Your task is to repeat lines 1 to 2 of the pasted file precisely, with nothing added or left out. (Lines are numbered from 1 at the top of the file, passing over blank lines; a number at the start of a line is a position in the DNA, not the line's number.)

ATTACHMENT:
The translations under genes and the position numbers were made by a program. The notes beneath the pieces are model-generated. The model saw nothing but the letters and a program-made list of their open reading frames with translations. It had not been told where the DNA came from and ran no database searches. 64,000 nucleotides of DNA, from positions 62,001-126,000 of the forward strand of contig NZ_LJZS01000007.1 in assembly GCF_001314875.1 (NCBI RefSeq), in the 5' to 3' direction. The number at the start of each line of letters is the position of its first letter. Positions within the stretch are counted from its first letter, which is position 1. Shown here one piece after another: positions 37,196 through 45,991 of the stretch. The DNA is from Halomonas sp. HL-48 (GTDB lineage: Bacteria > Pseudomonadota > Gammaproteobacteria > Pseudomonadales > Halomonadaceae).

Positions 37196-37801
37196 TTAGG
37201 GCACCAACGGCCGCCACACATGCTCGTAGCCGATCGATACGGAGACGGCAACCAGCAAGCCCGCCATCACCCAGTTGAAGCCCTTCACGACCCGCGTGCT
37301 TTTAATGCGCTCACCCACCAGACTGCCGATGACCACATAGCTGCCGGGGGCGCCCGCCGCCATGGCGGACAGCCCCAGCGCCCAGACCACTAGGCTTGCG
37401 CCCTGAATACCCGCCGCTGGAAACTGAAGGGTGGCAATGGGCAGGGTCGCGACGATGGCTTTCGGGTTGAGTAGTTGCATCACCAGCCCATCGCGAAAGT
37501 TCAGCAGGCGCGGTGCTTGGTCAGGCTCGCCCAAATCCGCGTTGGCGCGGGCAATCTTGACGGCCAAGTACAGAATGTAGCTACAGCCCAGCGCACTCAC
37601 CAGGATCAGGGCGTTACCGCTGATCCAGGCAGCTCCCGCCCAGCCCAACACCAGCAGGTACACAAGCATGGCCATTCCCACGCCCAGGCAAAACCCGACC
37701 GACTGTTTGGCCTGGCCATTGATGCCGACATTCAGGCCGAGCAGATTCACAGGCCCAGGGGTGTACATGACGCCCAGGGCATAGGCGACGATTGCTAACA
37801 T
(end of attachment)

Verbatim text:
The translations under genes and the position numbers were made by a program. The notes beneath the pieces are model-generated. The model saw nothing but the letters and a program-made list of their open reading frames with translations. It had not been told where the DNA came from and ran no database searches. 64,000 nucleotides of DNA, from positions 62,001-126,000 of the forward strand of contig NZ_LJZS01000007.1 in assembly GCF_001314875.1 (NCBI RefSeq), in the 5' to 3' direction. The number at the start of each line of letters is the position of its first letter. Positions within the stretch are counted from its first letter, which is position 1. Shown here one piece after another: positions 37,196 through 45,991 of the stretch. The DNA is from Halomonas sp. HL-48 (GTDB lineage: Bacteria > Pseudomonadota > Gammaproteobacteria > Pseudomonadales > Halomonadaceae).

Positions 37196-37801